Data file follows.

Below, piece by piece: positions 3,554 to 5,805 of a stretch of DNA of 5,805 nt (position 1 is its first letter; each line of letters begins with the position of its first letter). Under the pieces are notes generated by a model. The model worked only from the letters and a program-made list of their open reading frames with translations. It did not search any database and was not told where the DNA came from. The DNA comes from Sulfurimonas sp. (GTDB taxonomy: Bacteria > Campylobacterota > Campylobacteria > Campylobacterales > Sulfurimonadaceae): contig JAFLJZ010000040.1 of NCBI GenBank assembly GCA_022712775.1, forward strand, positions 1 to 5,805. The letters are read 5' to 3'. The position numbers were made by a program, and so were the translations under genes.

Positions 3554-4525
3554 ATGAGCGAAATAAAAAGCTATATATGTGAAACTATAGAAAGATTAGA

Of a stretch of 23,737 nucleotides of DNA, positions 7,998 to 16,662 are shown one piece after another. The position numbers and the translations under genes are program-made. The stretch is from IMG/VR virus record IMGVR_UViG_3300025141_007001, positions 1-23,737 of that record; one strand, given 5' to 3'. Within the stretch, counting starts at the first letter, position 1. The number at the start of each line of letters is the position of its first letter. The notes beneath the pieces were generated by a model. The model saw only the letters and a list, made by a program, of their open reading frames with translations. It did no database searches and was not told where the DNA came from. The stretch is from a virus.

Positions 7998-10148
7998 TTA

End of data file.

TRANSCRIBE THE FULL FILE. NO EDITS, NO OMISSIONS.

Below, piece by piece: positions 3,554 to 5,805 of a stretch of DNA of 5,805 nt (position 1 is its first letter; each line of letters begins with the position of its first letter). Under the pieces are notes generated by a model. The model worked only from the letters and a program-made list of their open reading frames with translations. It did not search any database and was not told where the DNA came from. The DNA comes from Sulfurimonas sp. (GTDB taxonomy: Bacteria > Campylobacterota > Campylobacteria > Campylobacterales > Sulfurimonadaceae): contig JAFLJZ010000040.1 of NCBI GenBank assembly GCA_022712775.1, forward strand, positions 1 to 5,805. The letters are read 5' to 3'. The position numbers were made by a program, and so were the translations under genes.

Positions 3554-4525
3554 ATGAGCGAAATAAAAAGCTATATATGTGAAACTATAGAAAGATTAGA

Of a stretch of 23,737 nucleotides of DNA, positions 7,998 to 16,662 are shown one piece after another. The position numbers and the translations under genes are program-made. The stretch is from IMG/VR virus record IMGVR_UViG_3300025141_007001, positions 1-23,737 of that record; one strand, given 5' to 3'. Within the stretch, counting starts at the first letter, position 1. The number at the start of each line of letters is the position of its first letter. The notes beneath the pieces were generated by a model. The model saw only the letters and a list, made by a program, of their open reading frames with translations. It did no database searches and was not told where the DNA came from. The stretch is from a virus.

Positions 7998-10148
7998 TTA